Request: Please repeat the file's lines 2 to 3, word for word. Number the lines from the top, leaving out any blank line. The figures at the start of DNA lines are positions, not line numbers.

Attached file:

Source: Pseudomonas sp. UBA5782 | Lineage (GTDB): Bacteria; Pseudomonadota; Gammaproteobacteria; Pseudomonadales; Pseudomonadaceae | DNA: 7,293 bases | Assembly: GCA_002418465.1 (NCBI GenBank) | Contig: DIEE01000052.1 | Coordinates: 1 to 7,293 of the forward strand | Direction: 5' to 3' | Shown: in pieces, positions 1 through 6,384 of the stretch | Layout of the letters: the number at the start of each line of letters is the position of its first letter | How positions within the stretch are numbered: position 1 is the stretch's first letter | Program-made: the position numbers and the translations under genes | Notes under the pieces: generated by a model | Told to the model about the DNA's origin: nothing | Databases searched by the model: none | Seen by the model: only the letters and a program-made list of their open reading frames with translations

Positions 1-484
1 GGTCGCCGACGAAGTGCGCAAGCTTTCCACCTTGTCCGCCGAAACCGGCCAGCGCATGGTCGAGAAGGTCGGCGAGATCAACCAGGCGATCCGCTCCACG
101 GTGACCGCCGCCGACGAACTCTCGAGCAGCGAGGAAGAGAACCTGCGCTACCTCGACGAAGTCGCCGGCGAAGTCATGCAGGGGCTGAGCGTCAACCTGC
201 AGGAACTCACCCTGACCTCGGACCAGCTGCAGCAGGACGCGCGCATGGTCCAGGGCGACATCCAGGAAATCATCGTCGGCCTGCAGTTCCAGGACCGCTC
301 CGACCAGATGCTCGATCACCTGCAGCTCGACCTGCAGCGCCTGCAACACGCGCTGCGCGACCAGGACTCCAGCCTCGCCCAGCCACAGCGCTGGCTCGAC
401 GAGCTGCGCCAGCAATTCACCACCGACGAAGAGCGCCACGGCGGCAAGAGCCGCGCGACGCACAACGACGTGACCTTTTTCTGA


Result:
Positions 1-484
1 GGTCGCCGACGAAGTGCGCAAGCTTTCCACCTTGTCCGCCGAAACCGGCCAGCGCATGGTCGAGAAGGTCGGCGAGATCAACCAGGCGATCCGCTCCACG